At the moment, the tractor is only available with the firm’s ‘simple’ joystick, with its higherspec Profi version to come later this year. This will allow further functions to be controlled.


Auto-park brake is a feature, which kicks in eight seconds after coming to a stop, or as soon as the operator leaves the seat. It disengages as soon as the travel pedal or ‘stick is used to move off again.


When the handbrake is engaged, the engine will automatically idle down to 800rpm.


In addition to the extra comfort gained by the track unit and undercarriage modifications, two new cab suspension systems have also been developed.




As standard, rubber blocks in each corner have been engineered to absorb bumps, or for extra comfort, two rear dampeners can be specified, as our machine had.


Overall, both systems are simple and effective.


As for in-cab noise, our early production model test machine did have a large amount of hydraulic whine coming from the steering system, but the manufacturer assures us this has been cured for full production models.



UNDER the Fendt brand, the developments Agco has made to the tractor since its Challenger days are immediately noticeable.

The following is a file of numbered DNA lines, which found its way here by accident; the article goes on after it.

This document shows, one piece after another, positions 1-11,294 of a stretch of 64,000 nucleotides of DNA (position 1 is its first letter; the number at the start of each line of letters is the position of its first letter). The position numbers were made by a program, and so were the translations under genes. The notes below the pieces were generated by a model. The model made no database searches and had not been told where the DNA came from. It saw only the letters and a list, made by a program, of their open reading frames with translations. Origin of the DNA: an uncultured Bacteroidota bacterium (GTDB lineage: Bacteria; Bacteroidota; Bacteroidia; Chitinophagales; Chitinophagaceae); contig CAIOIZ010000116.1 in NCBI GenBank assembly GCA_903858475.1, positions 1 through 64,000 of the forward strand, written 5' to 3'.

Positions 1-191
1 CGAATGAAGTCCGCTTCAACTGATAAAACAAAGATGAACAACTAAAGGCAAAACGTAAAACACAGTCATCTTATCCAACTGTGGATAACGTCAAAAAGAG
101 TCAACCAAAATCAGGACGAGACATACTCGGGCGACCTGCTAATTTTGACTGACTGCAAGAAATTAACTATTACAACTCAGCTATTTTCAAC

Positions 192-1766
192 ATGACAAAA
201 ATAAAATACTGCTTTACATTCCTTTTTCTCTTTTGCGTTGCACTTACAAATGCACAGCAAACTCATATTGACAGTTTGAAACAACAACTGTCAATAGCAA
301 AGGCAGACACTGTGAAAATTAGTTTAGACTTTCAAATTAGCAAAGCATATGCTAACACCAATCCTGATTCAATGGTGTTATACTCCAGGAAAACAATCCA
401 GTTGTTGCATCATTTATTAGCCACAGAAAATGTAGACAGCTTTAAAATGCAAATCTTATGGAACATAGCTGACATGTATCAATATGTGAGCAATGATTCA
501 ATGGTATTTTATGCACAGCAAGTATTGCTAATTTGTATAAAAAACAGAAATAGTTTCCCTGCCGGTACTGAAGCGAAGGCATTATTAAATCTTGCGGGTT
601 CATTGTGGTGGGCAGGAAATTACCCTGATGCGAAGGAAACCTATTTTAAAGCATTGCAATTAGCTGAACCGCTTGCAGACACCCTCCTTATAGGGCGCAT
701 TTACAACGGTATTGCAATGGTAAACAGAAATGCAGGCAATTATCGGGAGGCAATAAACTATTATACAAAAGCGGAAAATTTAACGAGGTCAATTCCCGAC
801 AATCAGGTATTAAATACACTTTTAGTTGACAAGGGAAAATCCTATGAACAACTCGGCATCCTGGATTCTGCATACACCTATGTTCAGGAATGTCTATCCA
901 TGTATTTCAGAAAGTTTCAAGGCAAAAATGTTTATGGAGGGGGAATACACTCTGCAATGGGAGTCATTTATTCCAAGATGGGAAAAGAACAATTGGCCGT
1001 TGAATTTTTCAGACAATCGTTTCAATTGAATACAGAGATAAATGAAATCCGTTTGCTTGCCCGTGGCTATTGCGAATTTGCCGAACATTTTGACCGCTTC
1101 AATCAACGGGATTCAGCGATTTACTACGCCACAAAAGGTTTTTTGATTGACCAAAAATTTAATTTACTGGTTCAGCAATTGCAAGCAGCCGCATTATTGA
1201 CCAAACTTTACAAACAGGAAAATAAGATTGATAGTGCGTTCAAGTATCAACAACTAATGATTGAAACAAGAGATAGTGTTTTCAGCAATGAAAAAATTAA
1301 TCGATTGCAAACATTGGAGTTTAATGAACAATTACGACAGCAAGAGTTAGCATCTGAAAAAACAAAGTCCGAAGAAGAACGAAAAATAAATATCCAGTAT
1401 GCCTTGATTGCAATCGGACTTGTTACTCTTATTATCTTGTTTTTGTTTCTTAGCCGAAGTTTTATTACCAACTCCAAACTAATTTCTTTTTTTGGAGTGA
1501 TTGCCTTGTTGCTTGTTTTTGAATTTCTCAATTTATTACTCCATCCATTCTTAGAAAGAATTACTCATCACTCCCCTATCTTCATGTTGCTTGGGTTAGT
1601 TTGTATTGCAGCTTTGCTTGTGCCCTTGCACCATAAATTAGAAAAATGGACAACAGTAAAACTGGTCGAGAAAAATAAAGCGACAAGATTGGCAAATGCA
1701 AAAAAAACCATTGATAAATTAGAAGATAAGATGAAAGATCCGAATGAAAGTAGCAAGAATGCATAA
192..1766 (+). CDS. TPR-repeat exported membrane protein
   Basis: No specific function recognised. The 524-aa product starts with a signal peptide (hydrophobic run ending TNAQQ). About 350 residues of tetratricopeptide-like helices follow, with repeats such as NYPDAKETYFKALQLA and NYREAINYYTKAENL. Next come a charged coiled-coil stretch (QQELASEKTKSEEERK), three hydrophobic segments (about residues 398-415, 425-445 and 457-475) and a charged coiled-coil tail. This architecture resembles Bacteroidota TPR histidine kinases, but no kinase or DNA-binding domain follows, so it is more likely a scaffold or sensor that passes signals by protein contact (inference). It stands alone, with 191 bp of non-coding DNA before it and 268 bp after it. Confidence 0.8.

Particularly the track units and undercarriage, ride quality is much improved, and as such traction should also benefit.


In addition, the transmission plays a big part in transforming the way the tractor operates, which in turn makes it much easier to drive.




Though probably cured, there still hangs a question mark over the seven-cylinder’s reliability and, for the sake of customers’ sanity, we do hope the in-cab noise issues have been sorted.


So far, the signs are good, with early models clocking up nearly 2,000 hours without a hitch. The question now is, what will Fendt do with the large framed tracked tractors?

Tech Spec
Engine - manufacturerAcgo
TransmissionVarioDrive continuously variable
Rated Power (Hp)380 to 431; and 492 to 646
Wheelbase (mm)2, 565
Wheels or tracksTrack